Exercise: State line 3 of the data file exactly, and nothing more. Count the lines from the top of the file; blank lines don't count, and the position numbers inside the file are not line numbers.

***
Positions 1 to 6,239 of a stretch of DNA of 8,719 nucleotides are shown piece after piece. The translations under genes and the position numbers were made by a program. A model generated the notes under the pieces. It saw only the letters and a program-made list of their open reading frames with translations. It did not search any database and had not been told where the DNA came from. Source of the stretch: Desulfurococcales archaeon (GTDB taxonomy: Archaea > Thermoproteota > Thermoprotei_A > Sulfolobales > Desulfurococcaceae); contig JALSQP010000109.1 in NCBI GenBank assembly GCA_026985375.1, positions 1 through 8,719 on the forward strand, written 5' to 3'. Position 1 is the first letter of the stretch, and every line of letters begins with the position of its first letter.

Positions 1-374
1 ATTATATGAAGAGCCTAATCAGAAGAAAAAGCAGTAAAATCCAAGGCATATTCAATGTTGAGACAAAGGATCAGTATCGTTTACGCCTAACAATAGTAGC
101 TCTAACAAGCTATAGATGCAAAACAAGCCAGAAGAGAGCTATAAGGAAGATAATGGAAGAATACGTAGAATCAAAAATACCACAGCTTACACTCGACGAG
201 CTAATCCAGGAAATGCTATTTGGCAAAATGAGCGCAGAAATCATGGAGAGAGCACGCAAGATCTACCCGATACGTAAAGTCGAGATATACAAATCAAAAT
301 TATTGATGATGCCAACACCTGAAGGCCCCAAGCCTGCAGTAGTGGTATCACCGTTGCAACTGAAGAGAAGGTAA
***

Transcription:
1 ATTATATGAAGAGCCTAATCAGAAGAAAAAGCAGTAAAATCCAAGGCATATTCAATGTTGAGACAAAGGATCAGTATCGTTTACGCCTAACAATAGTAGC